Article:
Stormy wrote:
What I would like to do, in a perfect world, is update data every time it changes -- such as update health after a player gets hit or his location with each move. I know that this design isn't very good, especially since, with npcs involved, there could be thousands of updates a second. So, I'm thinking about flagging objects as dirty and running a separate thread to cycle through the game objects and save the dirty ones.

If I were you I would start to think about transactions. The way this works is that within any given operation, objects are tagged as dirty when changed, and all of the changes are committed at the end of the operation. This is slightly less intensive than updating after each change, because it works out as one query per object rather than one query per changed field (plus you can batch the queries). But the more important aspect has to do with stability and what happens if there's an error.

Suppose you have a sword of life-draining which drains energy from the creature that has been hit and transfers it to the wielder. Suppose that the wielder's energy is increased, but then the code errors and the target's energy is never decreased. Now you have a nasty bug: the sword wielder can hit something and gain infinite energy without harming his target.

Transactions help stop this from being quite such a bad problem. If the entire operation does not successfully complete then a well-designed transaction mechanism will roll back the entire transaction, right to the beginning of the operation. That means that the sword-wielder object will be detected as "dirty but impossible to commit" and will therefore be flushed out of cache and reloaded from the database the next time it is needed. That resets it back to the status it had before the weapon hit, and the impact of the bug is correspondingly reduced.

You could get a similar problem if the process of committing to the DB were to error in the middle of the transaction. Again, if it's done properly, the DB will be able to roll back all of the previous queries and restore the database to its state prior to the beginning of the transaction while (at the same time) the object cache flushes every object involved in the transaction and reloads from the DB.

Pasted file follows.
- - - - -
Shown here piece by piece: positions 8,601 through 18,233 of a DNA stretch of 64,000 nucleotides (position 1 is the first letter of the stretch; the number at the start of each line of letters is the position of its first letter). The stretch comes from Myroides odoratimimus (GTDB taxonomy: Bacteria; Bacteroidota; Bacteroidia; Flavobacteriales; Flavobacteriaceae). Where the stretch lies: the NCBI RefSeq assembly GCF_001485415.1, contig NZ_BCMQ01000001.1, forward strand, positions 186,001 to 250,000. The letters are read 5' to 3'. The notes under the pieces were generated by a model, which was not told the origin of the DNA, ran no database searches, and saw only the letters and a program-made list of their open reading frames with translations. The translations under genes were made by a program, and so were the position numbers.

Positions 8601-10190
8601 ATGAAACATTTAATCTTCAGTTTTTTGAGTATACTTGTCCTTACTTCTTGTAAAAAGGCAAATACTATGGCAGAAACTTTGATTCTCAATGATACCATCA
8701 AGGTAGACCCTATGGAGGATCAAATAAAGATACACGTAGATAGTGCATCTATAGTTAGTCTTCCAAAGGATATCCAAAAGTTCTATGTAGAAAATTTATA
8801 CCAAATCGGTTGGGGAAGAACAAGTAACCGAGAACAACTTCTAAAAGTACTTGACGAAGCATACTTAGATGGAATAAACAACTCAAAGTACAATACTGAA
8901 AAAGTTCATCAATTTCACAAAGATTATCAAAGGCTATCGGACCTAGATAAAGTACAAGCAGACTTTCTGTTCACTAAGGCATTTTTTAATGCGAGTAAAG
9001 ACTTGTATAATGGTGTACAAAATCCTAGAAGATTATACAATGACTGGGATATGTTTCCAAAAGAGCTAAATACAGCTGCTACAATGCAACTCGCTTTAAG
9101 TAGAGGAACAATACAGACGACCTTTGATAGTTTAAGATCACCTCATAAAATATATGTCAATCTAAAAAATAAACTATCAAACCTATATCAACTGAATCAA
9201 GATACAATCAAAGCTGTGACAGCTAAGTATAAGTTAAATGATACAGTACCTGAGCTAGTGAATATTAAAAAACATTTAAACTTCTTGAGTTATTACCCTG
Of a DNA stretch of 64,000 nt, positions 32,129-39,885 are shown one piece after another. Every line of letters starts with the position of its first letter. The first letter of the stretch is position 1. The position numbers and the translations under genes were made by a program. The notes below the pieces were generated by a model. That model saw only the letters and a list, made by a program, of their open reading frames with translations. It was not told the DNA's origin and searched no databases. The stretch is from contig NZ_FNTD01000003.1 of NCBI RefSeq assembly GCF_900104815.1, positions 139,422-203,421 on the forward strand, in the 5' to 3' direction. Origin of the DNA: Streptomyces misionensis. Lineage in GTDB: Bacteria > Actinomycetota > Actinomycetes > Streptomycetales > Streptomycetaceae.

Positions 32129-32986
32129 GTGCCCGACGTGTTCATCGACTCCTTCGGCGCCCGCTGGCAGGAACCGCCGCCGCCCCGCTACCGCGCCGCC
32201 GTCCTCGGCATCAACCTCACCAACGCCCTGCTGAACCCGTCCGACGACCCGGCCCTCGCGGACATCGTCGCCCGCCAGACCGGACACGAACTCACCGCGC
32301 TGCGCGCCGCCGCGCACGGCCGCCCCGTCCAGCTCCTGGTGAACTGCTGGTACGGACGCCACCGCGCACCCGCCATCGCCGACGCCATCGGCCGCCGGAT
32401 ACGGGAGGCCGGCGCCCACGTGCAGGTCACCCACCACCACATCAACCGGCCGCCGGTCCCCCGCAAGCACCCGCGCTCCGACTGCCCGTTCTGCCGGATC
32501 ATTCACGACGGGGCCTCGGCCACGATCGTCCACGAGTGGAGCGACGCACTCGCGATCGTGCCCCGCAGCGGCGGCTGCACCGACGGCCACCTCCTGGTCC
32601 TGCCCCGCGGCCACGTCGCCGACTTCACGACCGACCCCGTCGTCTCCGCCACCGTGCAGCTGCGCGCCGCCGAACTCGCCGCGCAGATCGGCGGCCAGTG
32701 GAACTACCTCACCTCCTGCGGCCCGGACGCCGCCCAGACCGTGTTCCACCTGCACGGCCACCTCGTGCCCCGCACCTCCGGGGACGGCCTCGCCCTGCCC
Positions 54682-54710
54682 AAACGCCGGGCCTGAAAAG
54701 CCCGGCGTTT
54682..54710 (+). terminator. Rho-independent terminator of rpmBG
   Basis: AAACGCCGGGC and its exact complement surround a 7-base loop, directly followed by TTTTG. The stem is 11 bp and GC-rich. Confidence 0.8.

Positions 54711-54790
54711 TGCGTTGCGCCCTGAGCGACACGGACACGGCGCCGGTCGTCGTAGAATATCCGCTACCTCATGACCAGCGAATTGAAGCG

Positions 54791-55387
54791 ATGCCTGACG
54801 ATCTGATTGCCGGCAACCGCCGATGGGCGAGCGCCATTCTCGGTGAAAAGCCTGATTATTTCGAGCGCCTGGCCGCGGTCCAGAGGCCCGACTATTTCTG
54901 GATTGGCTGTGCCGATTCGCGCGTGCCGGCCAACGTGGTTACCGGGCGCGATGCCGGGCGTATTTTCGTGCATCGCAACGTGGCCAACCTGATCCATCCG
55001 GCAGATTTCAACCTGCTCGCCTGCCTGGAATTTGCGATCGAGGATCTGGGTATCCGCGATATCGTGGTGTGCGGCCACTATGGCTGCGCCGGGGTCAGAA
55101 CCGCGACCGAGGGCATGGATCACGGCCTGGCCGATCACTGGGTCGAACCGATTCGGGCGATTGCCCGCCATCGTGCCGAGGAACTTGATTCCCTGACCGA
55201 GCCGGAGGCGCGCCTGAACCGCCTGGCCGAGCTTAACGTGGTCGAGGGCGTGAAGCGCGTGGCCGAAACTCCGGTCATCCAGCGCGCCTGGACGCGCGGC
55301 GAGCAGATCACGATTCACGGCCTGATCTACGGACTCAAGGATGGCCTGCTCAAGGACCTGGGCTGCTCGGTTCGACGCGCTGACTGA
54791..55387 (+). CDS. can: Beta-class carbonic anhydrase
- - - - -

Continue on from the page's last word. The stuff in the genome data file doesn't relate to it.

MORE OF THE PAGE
(I don't know if MySQL supports transactions, but if it doesn't then it's crap and you shouldn't be using it. Smile I expect it does.)

Committing changes asynchronously creates all kinds of problems if something goes wrong in between an object being flagged as dirty and the actual commit. In the life-draining example, the changes to wielder and target might be committed 15 seconds apart; what happens if the database connection goes down during those 15 seconds? Or if some error happens in the MUD code? You could end up successfully committing the wielder's boost but not the target's drain.

In general, if any given operation completes successfully, all changes relating to that operation should be committed before you go on to do anything else.
Back to top
View user's profile Send private message
Display posts from previous:   
Post new topic   Reply to topic    mudlab.org Forum Index -> Coding All times are GMT
Page 1 of 1

 
Jump to:  
You cannot post new topics in this forum
You cannot reply to topics in this forum
You cannot edit your posts in this forum
You cannot delete your posts in this forum
You cannot vote in polls in this forum

Powered by phpBB © 2001, 2002 phpBB Group
BBTech Template by © 2003-04 MDesign